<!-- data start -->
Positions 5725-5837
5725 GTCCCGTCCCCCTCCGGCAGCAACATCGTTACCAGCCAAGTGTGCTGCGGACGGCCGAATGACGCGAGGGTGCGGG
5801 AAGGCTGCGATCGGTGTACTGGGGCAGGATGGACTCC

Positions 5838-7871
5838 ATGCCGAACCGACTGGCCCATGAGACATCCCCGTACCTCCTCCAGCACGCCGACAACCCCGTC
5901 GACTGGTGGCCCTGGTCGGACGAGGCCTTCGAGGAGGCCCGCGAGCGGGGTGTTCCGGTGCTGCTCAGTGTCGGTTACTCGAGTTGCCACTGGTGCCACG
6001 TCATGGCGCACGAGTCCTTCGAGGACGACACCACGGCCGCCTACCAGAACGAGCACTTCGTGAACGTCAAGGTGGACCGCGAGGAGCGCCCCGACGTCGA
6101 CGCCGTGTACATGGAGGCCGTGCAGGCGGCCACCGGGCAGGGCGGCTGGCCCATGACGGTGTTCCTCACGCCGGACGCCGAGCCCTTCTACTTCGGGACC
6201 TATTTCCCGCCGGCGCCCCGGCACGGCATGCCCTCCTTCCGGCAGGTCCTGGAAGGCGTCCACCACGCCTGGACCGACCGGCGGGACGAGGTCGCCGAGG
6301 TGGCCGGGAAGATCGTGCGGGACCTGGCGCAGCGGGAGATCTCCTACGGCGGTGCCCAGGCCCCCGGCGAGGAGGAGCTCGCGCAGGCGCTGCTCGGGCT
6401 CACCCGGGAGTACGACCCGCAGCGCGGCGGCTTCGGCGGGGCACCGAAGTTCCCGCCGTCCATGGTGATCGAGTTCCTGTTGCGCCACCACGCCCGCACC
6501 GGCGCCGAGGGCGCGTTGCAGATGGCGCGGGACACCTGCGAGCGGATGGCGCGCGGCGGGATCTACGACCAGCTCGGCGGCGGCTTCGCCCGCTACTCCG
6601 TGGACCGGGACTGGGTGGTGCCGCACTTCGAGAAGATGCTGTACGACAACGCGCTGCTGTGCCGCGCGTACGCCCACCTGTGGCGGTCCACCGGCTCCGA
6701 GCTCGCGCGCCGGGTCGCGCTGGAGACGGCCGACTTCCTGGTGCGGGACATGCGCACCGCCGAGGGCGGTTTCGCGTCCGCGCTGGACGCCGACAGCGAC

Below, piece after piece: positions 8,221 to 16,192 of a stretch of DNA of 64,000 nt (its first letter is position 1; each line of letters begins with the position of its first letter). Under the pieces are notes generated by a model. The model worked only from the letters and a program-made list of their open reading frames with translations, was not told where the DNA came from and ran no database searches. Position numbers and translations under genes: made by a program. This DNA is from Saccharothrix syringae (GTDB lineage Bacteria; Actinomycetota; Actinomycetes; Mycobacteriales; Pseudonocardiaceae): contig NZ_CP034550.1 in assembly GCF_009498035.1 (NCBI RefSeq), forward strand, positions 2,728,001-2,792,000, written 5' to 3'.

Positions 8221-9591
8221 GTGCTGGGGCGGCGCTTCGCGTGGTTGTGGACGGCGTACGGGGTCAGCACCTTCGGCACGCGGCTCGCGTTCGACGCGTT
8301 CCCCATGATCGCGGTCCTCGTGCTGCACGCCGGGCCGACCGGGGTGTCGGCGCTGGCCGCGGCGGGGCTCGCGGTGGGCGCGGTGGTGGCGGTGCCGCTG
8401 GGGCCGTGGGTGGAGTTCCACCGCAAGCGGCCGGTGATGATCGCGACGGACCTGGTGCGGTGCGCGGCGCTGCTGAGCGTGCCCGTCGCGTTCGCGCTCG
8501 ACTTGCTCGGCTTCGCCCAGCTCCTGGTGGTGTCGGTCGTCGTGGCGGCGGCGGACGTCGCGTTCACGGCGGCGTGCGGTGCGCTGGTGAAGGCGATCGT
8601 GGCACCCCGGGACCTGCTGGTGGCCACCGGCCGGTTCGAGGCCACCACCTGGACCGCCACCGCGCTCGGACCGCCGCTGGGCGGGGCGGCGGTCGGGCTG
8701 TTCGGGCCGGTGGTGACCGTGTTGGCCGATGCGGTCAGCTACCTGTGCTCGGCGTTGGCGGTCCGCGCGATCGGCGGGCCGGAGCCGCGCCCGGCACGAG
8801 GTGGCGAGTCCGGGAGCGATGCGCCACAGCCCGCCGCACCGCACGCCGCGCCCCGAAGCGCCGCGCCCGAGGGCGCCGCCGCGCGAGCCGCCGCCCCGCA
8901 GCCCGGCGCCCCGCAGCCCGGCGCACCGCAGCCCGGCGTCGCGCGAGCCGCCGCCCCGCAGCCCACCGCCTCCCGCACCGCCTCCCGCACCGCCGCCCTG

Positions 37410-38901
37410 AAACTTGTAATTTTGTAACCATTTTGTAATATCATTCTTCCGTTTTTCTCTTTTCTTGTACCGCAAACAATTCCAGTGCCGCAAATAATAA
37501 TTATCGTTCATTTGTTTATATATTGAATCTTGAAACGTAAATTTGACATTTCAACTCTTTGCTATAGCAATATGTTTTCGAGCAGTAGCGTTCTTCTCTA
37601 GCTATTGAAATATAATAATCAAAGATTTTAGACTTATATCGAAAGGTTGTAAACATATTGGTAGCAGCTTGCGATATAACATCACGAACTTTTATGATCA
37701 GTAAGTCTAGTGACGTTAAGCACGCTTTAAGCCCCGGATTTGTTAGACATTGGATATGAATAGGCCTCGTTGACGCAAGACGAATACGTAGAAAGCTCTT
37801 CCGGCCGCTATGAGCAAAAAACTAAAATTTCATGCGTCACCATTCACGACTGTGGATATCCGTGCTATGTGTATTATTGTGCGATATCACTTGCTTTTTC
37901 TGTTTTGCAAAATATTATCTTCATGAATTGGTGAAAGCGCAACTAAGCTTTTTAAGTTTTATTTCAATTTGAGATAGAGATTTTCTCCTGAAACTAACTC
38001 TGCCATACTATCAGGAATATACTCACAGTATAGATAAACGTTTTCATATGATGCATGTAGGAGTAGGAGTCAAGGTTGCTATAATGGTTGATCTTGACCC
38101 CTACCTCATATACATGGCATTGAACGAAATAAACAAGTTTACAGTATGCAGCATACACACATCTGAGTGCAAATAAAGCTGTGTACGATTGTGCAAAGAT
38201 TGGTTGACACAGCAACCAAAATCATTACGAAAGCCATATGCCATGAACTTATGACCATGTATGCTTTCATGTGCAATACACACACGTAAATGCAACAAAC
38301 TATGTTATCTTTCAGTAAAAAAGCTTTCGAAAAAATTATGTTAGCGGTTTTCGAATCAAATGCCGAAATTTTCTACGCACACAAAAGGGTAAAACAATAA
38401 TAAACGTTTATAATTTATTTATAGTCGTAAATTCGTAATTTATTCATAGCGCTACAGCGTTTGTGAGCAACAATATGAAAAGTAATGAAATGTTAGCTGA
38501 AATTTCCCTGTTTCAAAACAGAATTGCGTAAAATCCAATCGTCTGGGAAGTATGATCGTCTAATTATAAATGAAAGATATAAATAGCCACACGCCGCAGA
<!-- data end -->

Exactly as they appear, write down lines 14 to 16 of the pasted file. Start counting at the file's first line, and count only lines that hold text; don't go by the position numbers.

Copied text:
6701 GCTCGCGCGCCGGGTCGCGCTGGAGACGGCCGACTTCCTGGTGCGGGACATGCGCACCGCCGAGGGCGGTTTCGCGTCCGCGCTGGACGCCGACAGCGAC

Below, piece after piece: positions 8,221 to 16,192 of a stretch of DNA of 64,000 nt (its first letter is position 1; each line of letters begins with the position of its first letter). Under the pieces are notes generated by a model. The model worked only from the letters and a program-made list of their open reading frames with translations, was not told where the DNA came from and ran no database searches. Position numbers and translations under genes: made by a program. This DNA is from Saccharothrix syringae (GTDB lineage Bacteria; Actinomycetota; Actinomycetes; Mycobacteriales; Pseudonocardiaceae): contig NZ_CP034550.1 in assembly GCF_009498035.1 (NCBI RefSeq), forward strand, positions 2,728,001-2,792,000, written 5' to 3'.

Positions 8221-9591